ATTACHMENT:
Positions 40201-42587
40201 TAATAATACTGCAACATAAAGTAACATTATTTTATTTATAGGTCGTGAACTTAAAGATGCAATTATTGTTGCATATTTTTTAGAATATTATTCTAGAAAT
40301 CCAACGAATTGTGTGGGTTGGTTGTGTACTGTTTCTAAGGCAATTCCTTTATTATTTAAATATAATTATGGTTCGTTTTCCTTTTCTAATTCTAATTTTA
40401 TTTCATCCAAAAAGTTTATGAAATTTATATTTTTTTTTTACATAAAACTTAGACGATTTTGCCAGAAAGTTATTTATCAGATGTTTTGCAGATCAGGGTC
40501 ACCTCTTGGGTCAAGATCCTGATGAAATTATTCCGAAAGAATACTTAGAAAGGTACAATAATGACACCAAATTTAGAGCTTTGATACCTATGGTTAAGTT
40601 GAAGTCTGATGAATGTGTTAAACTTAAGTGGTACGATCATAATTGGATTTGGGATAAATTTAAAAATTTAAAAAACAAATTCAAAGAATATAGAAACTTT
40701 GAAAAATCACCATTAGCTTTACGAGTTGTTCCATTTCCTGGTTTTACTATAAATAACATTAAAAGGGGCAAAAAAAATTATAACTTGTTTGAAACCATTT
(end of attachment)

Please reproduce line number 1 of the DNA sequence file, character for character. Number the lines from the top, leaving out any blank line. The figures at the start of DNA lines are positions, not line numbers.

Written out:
Positions 40201-42587